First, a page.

12.007 | Spring 2013 | Undergraduate




[Stanley] = Stanley, Steven M. Earth System History. W. H. Freeman, 2008. ISBN: 9781429233491.

[Kump] = Kump, Lee R., James F. Kasting, and Robert G. Crane. The Earth System. Prentice Hall, 2003. ISBN: 9780131420595.

Madigan, Martinko, and F. Parker. Brock Biology of Microorganisms. Benjamin Cummings, 2008. ISBN: 9780132324601.

[Hering and Morel] = Morel, M. M., and J. Hering. Principles and Applications of Aquatic Chemistry. Wiley-Interscience, 1993. ISBN: 9780471548966.

Wills, Christopher, and Jeffrey Bada. The Spark of Life: Darwin And The Primeval Soup. Basic Books, 2000. ISBN: 9780738201962. [Preview with Google Books]

Cesare, Emiliani. Planet Earth: Cosmology, Geology and the Evolution of Life and Environment. Cambridge University Press, 1992. ISBN: 9780521409490. [Preview with Google Books]

[Brock] = Broecker, Wallace S. How to Build a Habitable Planet. Columbia Univ Trustees, 1998. ISBN: 9780961751111.

Additional readings provided for some lectures.

Weekly Reading Assignments

1 Overview of course; What is life? Can it be defined? Brief history of paleontology and geobiology; Life as a geological agent. Sedimentary environments and processes; Stratigraphy (John Smith??); Isostasy; Plate tectonics; Water and life; Habitable zone; Radiative balance; Greenhouse gases. Faint Young Sun.

[Stanley] Chapters 1 and 2.

[Kump] pp. 187–95.

2 Time scales of major events in formation of Universe and Solar System; Abundance of elements. Geochronology; Introduction to geological processes, rocks and minerals. Planetary accretion and differentiation. Introduction to the geological timescale and major transitions in Earth history. [Stanley] pp. 129–51 and 177–97.
3 Evolution of other terrestrial planets (Mars)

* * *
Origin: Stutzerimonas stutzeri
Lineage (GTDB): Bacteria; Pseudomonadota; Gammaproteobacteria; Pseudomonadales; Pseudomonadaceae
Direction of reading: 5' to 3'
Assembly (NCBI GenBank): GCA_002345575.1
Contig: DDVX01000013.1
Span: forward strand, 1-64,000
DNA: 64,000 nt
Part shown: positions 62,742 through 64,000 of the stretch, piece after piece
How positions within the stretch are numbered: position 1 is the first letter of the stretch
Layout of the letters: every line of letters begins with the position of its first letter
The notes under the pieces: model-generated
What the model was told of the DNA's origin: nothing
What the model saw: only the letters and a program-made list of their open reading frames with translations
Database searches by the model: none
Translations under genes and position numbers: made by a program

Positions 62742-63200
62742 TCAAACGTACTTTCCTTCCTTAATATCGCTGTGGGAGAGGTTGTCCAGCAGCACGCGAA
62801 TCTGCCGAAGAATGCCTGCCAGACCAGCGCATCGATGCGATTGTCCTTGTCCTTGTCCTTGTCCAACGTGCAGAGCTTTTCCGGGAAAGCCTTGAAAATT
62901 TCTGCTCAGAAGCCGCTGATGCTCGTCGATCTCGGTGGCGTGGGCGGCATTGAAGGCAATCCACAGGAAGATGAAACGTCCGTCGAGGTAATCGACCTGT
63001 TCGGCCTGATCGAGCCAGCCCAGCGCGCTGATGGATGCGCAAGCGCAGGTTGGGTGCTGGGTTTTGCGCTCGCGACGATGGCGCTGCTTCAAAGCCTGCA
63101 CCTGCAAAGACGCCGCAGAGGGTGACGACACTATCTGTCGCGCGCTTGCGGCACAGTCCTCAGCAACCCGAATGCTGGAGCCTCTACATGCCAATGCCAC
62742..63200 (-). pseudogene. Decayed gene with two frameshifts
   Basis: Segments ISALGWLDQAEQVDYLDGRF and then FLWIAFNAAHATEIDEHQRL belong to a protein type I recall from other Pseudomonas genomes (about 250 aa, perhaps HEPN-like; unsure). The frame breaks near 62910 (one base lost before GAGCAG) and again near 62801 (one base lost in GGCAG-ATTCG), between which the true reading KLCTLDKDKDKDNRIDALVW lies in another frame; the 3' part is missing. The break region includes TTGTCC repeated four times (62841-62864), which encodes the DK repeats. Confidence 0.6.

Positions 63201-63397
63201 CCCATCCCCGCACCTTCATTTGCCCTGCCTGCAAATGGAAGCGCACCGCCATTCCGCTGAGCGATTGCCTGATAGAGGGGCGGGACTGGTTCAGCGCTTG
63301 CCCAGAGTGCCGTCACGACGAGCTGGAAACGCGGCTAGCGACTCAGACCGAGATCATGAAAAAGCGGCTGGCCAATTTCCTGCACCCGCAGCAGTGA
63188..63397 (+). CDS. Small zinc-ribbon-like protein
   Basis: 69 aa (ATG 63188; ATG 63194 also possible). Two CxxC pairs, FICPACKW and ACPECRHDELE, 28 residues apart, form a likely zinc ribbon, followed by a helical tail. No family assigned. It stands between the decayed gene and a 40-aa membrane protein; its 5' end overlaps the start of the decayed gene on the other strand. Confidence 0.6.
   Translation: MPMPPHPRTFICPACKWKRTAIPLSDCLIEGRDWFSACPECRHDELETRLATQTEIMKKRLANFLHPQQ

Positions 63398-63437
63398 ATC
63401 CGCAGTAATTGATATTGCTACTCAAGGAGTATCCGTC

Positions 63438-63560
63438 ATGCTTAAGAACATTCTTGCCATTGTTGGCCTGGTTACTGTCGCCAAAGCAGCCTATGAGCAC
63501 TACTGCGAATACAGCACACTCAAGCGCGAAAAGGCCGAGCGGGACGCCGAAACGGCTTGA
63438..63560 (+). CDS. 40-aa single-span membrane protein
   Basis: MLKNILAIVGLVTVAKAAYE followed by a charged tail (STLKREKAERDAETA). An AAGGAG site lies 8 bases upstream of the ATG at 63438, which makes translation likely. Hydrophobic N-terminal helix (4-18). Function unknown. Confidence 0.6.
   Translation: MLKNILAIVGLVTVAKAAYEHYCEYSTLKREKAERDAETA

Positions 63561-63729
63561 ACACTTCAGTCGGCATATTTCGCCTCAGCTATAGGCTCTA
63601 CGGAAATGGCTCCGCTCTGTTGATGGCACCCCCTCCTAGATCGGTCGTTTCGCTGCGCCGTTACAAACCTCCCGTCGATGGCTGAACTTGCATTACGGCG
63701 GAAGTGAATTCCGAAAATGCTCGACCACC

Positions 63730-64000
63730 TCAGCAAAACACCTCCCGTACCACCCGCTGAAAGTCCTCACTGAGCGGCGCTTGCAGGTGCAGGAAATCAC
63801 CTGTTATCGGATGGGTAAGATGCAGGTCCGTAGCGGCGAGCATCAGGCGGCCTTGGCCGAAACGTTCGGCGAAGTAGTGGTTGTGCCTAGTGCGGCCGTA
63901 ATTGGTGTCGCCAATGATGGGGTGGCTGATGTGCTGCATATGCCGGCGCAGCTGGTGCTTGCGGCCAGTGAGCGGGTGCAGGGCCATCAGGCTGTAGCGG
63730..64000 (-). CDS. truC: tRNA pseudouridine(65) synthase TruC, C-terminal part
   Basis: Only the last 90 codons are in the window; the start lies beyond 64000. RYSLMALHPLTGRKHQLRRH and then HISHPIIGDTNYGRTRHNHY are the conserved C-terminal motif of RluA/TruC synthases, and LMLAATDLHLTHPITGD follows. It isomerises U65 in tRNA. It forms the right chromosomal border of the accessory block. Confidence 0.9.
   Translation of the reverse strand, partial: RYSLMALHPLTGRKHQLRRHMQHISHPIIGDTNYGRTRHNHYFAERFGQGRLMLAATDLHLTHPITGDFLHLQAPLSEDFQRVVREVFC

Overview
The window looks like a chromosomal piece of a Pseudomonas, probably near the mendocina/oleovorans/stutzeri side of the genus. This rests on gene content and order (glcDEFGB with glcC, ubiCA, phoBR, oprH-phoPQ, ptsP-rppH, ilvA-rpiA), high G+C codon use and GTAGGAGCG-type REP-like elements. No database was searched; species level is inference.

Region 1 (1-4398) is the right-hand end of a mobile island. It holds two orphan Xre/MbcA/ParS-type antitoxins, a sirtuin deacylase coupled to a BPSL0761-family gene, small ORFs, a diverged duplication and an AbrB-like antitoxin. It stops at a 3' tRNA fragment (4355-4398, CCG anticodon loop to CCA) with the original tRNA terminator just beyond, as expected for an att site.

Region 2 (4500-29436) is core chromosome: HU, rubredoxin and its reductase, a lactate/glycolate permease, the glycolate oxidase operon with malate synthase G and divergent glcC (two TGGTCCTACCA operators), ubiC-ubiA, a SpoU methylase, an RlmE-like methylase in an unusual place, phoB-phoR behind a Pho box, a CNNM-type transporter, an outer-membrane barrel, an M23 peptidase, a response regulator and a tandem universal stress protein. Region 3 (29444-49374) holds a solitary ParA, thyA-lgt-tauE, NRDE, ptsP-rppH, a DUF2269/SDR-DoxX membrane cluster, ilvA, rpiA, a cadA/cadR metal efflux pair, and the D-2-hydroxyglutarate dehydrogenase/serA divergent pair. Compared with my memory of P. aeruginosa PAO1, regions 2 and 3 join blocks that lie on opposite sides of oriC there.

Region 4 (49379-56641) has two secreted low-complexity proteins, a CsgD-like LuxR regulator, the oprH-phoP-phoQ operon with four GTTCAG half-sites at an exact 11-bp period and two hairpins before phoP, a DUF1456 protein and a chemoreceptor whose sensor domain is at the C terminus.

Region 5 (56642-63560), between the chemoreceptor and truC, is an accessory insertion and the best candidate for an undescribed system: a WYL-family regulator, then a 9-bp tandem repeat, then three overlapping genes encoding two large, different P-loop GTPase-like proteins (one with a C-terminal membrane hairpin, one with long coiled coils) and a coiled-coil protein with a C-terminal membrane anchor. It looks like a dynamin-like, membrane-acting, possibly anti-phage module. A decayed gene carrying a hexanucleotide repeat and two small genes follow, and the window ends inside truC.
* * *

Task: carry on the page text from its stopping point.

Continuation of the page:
Valley, John W. “Early Earth.” Elements 2, no. 4 (2006): 201–4.

Woese, Carl R., and George E. Fox. “Phylogenetic structure of the prokaryotic domain: The primary kingdoms.” Proceedings of the National Academy of Sciences of the United States of America 74, no. 11 (1977): 5088–90.

4 Prebiotic chemistry, Nucleic acids, Amino Acids and Chirality, Origins of life, Panspermia; Luca and the three domains; Universal tree of life.

[Kump] pp. 195–204 and 383–90.

[Stanley] pp. 103–27.

Hayes, John M. “Practice and Principles of Isotopic Measurements in Organic Geochemistry.” (PDF) (2002).


Isotopes; isotopic nomenclature; definition of atm%, ratio, α, δ, ε; how to do simple isotopic calculations including mass balance; CHNOS standards, what they are and the forms that are prepared for analysis; what processes cause isotopic fractionation including C, H and N in OM and C and O in limestones; S in pyrite and sulfate; ballpark δ values of C, O, S in main reservoirs and biomass.

Isotope paper: Des Marais C-cycle

[Stanley] pp. 221–44.

Hayes, John M. “Fractionation of the Isotopes of Carbon and Hydrogen in Biosynthetic Processes.” (PDF)

6 More about fractionated isotopes; S in pyrite and sulfate; How H&O are fractionated in the hydrological cycle; How (roughly) C&H fractionation occurs in lipids. Biogeochemical carbon cycle.